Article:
The action consists of thousands of moving parts, from the keys to the hammers that strike the strings.
The outer wooden cabinet is referred to as the case. On a grand piano, the case is often referred to as the rim, which is also an important structural component of the instrument.
The casting or plate is responsible for supporting the approximately 40,000 lbs. of string tension. Much of the piano is built around the casting.
The dampers are small felted blocks that drop onto the strings to stop their vibration. They are controlled by the pedals, or by pressing and releasing the keys.
The hammer, comprised of a specially shaped and compressed wool, strikes the strings when keys are depressed.
The lyre is the framework supporting the foot pedals underneath a piano.
The pinblock sits underneath the casting, and holds the tuning pins securely in place. The strings are wrapped around the tuning pins.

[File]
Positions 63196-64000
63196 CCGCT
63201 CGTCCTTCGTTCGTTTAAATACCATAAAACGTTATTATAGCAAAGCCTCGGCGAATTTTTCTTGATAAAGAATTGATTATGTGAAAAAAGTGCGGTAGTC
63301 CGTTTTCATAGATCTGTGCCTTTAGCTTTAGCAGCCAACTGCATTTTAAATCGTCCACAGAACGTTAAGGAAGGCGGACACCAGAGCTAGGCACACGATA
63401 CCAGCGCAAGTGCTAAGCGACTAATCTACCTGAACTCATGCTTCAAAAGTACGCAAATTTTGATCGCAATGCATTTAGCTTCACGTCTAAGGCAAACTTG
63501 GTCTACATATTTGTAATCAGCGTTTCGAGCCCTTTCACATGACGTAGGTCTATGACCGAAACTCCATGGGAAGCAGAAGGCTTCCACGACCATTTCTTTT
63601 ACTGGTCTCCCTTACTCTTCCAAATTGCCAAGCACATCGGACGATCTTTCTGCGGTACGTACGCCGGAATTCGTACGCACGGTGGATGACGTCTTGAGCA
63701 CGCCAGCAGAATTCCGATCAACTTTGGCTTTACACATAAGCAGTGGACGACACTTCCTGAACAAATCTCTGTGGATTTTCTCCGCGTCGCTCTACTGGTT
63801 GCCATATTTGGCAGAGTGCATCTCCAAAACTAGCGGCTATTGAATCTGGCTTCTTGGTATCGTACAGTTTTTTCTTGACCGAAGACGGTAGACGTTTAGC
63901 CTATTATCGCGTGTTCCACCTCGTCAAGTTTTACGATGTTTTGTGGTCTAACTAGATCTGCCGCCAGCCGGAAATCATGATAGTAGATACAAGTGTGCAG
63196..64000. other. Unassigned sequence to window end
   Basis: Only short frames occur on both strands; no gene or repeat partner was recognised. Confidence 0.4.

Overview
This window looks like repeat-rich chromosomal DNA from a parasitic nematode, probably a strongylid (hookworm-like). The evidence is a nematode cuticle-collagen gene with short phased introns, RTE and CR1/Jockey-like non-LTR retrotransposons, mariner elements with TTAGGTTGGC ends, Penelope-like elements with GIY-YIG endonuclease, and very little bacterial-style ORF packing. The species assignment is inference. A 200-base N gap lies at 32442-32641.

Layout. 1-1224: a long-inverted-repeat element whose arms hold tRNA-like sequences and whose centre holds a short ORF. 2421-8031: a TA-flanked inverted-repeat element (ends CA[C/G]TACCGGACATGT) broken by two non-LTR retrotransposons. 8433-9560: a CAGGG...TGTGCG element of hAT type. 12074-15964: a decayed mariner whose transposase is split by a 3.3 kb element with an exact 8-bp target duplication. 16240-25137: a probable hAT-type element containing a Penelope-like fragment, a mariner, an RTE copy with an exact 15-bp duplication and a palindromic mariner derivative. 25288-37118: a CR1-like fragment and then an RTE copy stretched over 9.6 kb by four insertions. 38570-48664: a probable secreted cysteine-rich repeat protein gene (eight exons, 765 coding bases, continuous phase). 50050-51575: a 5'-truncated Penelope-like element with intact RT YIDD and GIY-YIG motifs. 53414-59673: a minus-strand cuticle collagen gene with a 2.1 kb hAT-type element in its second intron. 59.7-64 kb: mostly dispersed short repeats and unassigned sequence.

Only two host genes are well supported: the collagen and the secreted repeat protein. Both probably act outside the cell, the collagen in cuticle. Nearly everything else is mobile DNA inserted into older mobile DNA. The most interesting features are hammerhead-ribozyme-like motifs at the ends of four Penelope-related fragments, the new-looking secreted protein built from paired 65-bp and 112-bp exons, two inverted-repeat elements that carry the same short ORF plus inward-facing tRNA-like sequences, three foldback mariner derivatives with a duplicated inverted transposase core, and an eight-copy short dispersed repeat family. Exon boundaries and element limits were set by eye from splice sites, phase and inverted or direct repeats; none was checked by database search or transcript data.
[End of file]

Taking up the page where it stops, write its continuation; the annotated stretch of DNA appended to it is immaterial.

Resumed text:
The adjustment of all the thousands of moving parts in the action to optimize the feel and performance of the instrument.
The soundboard is a large, thin piece of spruce that is glued to the rim of the piano. It is responsible for transforming the vibrations of the strings to the tone that we hear.
Tuning is the adjustment of the string tension in order to obtain the proper pitch.
Voicing a piano is the adjustment of the piano’s tone. This is done by working with the felt hammers of the instrument by making them harder or softer. Learn more about Voicing.